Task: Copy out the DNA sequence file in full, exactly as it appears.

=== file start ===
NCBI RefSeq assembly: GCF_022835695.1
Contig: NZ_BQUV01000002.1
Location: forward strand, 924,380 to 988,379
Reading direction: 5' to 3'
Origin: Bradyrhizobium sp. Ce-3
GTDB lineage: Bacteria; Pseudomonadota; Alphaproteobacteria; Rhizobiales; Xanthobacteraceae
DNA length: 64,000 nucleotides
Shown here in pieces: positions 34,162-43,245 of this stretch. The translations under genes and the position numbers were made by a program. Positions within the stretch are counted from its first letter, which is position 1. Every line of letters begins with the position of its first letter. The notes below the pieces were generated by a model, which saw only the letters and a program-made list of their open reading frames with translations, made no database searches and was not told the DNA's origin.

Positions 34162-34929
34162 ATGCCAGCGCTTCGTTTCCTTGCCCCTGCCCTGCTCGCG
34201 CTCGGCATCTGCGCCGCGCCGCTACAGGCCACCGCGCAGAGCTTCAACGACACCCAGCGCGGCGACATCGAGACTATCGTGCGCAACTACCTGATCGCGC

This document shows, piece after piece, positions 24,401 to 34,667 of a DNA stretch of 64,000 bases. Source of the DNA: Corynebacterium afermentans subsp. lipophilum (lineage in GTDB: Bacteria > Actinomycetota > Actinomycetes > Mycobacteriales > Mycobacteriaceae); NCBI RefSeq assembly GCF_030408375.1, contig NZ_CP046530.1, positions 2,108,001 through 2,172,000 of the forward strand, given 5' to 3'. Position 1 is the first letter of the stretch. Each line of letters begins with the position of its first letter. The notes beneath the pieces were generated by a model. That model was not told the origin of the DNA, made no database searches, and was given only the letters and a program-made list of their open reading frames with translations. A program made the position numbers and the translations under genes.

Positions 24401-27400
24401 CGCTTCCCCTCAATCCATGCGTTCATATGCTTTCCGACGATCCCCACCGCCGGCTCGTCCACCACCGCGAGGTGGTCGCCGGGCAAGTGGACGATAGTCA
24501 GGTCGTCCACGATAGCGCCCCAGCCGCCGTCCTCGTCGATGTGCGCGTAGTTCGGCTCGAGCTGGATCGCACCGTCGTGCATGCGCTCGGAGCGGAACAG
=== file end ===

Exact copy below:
NCBI RefSeq assembly: GCF_022835695.1
Contig: NZ_BQUV01000002.1
Location: forward strand, 924,380 to 988,379
Reading direction: 5' to 3'
Origin: Bradyrhizobium sp. Ce-3
GTDB lineage: Bacteria; Pseudomonadota; Alphaproteobacteria; Rhizobiales; Xanthobacteraceae
DNA length: 64,000 nucleotides
Shown here in pieces: positions 34,162-43,245 of this stretch. The translations under genes and the position numbers were made by a program. Positions within the stretch are counted from its first letter, which is position 1. Every line of letters begins with the position of its first letter. The notes below the pieces were generated by a model, which saw only the letters and a program-made list of their open reading frames with translations, made no database searches and was not told the DNA's origin.

Positions 34162-34929
34162 ATGCCAGCGCTTCGTTTCCTTGCCCCTGCCCTGCTCGCG
34201 CTCGGCATCTGCGCCGCGCCGCTACAGGCCACCGCGCAGAGCTTCAACGACACCCAGCGCGGCGACATCGAGACTATCGTGCGCAACTACCTGATCGCGC

This document shows, piece after piece, positions 24,401 to 34,667 of a DNA stretch of 64,000 bases. Source of the DNA: Corynebacterium afermentans subsp. lipophilum (lineage in GTDB: Bacteria > Actinomycetota > Actinomycetes > Mycobacteriales > Mycobacteriaceae); NCBI RefSeq assembly GCF_030408375.1, contig NZ_CP046530.1, positions 2,108,001 through 2,172,000 of the forward strand, given 5' to 3'. Position 1 is the first letter of the stretch. Each line of letters begins with the position of its first letter. The notes beneath the pieces were generated by a model. That model was not told the origin of the DNA, made no database searches, and was given only the letters and a program-made list of their open reading frames with translations. A program made the position numbers and the translations under genes.

Positions 24401-27400
24401 CGCTTCCCCTCAATCCATGCGTTCATATGCTTTCCGACGATCCCCACCGCCGGCTCGTCCACCACCGCGAGGTGGTCGCCGGGCAAGTGGACGATAGTCA
24501 GGTCGTCCACGATAGCGCCCCAGCCGCCGTCCTCGTCGATGTGCGCGTAGTTCGGCTCGAGCTGGATCGCACCGTCGTGCATGCGCTCGGAGCGGAACAG